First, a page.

The deviation below trend was 34.1 bushels, only rivaled in the last half-century by 1988 when yield dropped 33.8 bushels below trend. From this perspective, the 2012 drought was indeed the 'big one' with respect to non-irrigated corn yield.
One final issue is whether trend deviations should be computed in bushel or percentage form. If one computes percentage deviations from the non-irrigated corn trend then 2012 does not look quite as dire. The percentage deviation in 2012, -29.3 percent, is only the third worst of the last half-century and considerably smaller than the -44.5 percent shortfall in 1988.
There is no obvious answer which form of deviation is correct. If one believes that the corn trend is a constant bushel increase then the linear trend presented in Figure 2 is valid. If on the other hand one believes that the corn trend yield is a constant percentage increase then a log-linear trend model (take logarithm of yield before regressing on time index) should be used.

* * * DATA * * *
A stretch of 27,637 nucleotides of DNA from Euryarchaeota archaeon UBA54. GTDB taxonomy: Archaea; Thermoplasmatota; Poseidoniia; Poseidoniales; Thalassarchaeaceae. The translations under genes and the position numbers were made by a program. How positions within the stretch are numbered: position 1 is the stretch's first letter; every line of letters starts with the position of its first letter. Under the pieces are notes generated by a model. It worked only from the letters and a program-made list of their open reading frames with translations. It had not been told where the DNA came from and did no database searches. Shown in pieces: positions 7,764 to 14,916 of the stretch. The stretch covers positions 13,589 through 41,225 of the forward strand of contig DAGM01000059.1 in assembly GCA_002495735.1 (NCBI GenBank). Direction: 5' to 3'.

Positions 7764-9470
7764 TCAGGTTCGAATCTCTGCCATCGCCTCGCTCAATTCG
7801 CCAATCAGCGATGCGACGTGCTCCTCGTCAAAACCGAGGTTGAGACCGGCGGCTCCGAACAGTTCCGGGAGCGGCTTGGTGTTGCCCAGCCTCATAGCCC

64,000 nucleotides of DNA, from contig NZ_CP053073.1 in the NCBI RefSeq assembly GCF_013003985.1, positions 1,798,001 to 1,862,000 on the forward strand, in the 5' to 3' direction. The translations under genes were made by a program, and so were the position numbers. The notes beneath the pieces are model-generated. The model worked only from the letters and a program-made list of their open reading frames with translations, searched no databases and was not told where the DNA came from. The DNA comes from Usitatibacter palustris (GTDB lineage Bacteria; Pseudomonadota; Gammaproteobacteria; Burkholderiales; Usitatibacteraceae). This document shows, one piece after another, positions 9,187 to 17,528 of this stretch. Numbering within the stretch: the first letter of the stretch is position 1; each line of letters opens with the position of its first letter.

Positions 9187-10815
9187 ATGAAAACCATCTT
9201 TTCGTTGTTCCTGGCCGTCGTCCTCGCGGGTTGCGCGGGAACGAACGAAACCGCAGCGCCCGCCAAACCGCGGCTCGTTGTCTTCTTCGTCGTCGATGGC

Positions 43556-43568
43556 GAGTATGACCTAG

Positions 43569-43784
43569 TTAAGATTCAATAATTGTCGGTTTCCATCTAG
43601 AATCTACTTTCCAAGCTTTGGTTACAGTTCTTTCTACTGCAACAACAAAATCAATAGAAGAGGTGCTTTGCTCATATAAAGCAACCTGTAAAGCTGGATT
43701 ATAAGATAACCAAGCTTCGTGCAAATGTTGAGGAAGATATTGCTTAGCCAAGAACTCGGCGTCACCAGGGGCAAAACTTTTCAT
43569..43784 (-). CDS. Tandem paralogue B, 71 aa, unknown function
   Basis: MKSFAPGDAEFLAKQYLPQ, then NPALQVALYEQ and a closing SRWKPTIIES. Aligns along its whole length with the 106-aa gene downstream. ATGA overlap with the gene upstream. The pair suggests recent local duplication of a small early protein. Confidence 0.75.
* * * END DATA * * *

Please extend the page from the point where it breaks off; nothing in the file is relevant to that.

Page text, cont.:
We lean here towards the linear trend formulation because the range of trend yield deviations in bushels does not expand across time as one would expect if a log-linear trend model is the better specification.
The 2012 drought in the U.S. devastated non-irrigated corn yields. Depending on the measure of trend deviation, the drop in yield relative to trend was either the worst in the last half-century or in the top three.
This is an important data point with respect to the ongoing debate about the drought tolerance of U.S. corn production. Regardless whether drought tolerance has actually improved, 2012 demonstrated in rather spectacular fashion that widespread drought leads to sizable reductions in non-irrigated corn yields relative to trend.
More directly, there is still no substitute for a cool, wet July in terms of U.S. corn production.
Source: Farm Doc Daily